• “So Biden looked into Putin’s eyes and…”

    Wrong end.

  • Steverino, if you’re denying that the Bush ‘with us or against us’ not only failed, but was changed by Bush himself when it was clear by 2005  it failed, then you’re really out of it.   Your numbers are not only off, but for Iraq they were tiny countries with minimal support which didn’t last.

    • Erb, Bush didn’t say “with us or against us”, the actual quote was “You are either with us or with the terrorists.” 

      My numbers are not off, Erb.  Here’s the list of countries involved on our side in Operation Enduring Freedom:

      1  Armenia
      2  Australia
      3  Bahrain
      4  Bangladesh
      5  Belgium
      6  Canada
      7  Congo
      8  Cyprus
      9  Czech Republic
      10  Denmark
      11  Egypt
      12  Estonia
      13  France
      14  Germany
      15  Greece
      16  Hungary
      17  India
      18  Italy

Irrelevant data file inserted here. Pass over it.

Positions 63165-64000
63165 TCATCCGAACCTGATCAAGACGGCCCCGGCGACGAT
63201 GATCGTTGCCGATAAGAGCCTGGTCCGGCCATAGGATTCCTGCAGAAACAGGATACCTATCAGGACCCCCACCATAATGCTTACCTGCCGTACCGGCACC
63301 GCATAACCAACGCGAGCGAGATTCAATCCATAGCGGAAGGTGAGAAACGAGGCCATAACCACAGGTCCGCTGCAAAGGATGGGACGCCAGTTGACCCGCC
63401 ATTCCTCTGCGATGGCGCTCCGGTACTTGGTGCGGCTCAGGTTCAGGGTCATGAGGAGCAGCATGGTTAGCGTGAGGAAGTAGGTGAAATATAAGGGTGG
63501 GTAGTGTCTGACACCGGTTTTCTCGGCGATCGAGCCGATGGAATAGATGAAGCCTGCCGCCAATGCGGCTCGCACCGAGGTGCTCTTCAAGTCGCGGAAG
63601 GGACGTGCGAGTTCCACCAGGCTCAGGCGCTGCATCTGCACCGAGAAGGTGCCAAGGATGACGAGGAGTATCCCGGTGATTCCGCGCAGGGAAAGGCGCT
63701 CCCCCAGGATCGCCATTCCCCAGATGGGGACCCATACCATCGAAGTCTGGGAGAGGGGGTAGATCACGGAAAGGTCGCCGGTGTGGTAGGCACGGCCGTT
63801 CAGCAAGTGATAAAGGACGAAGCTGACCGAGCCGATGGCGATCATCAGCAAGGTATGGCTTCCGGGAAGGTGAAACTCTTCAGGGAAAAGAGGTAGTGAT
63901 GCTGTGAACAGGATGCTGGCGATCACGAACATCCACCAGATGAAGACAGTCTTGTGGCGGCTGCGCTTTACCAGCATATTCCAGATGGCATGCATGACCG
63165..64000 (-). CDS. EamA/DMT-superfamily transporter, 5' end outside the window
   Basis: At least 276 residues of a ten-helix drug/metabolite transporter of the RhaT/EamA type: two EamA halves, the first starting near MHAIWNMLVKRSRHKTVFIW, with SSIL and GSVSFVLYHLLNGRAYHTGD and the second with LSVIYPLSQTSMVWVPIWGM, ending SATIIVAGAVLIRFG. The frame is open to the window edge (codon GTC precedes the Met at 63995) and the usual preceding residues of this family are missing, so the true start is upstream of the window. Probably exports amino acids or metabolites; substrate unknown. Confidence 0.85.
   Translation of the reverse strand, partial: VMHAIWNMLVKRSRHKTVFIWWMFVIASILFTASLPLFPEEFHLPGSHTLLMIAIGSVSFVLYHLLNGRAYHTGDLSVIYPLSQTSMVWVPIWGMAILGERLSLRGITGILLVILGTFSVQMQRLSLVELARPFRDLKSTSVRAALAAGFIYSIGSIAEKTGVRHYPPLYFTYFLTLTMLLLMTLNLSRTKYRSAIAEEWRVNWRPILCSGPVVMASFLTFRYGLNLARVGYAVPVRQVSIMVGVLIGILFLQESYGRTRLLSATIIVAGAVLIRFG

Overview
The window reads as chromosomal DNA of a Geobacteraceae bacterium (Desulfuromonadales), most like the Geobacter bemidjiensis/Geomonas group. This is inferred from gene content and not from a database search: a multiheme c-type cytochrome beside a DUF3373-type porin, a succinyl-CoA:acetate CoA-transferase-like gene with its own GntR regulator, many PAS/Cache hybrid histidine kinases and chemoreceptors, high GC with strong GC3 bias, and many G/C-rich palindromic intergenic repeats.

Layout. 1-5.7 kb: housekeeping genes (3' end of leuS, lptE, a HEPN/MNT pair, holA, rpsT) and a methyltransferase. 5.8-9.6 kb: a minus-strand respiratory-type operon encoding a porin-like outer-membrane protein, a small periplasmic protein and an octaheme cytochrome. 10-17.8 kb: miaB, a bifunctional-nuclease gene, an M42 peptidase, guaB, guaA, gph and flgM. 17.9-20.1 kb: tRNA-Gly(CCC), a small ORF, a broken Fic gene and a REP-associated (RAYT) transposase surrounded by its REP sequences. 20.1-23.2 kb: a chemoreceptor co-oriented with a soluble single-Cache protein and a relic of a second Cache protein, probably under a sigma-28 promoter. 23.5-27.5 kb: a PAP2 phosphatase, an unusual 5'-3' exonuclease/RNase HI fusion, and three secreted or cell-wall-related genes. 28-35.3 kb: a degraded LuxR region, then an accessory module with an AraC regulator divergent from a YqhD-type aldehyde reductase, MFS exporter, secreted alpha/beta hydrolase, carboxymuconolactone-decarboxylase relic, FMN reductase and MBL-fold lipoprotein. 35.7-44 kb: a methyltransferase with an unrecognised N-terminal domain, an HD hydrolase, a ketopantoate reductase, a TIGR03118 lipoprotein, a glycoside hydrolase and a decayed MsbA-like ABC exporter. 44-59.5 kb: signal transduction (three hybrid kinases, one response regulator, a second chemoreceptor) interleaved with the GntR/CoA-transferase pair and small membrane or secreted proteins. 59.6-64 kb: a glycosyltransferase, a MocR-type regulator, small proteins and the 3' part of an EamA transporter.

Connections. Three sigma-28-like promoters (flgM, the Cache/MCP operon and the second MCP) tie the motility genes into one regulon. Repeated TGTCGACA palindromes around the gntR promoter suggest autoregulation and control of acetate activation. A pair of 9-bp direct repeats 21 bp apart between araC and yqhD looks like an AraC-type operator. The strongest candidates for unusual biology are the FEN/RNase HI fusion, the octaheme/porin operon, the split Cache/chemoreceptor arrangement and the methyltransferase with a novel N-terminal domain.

19  Japan
      20  Jordan
      21  Kuwait
      22  Kyrgyzstan
      23  Latvia
      24  Lithuania
      25  Macedonia
      26  Malaysia
      27  Netherlands
      28  New Zealand
      29  Norway
      30  Oman
      31  Pakistan
      32  Poland
      33  Portugal
      34  Qatar
      35  Romania
      36  Russia
      37  Slovakia
      38  South Korea
      39  Spain
      40  Sudan
      41  Sweden
      42  Tajikistan
      43  Thailand
      44  Turkey
      45  Turkmenistan
      46  United Arab Emirates
      47  Ukraine
      48  United Kingdom
      49  United States
      50  Uzbekistan

      That’s 50, Erb.  So my number wasn’t off on that one.

      Here are the countried involved on our side in Iraq:
       1.  United States
       2.  United Kingdom
       3.  Australia
       4.  Romania
       5.  El Salvador
       6.  Estonia
       7.  Bulgaria
       8.  Moldova
       9.  Albania
      10.  Ukraine
      11.  Denmark
      12.  Czech Republic
      13.  South Korea
      14.  Japan
      15.  Tonga
      16.  Azerbaijan
      17.  Singapore
      18.  Bosnia & Herzegovina
      19.  Macedonia
      20.  Latvia
      21.  Poland
      22.  Kazakhstan
      23.  Armenia
      24.  Mongolia
      25.  Georgia
      26.  Slovakia
      27.  Lithuania
      28.  Italy
      29.  Norway
      30.  Hungary
      31.  Netherlands
      32.  Portugal
      33.  New Zealand
      34.  Thailand
      35.  Philippines
      36.  Honduras
      37.  Dominican Republic
      38.  Spain
      39.  Nicaragua
      40.  Iceland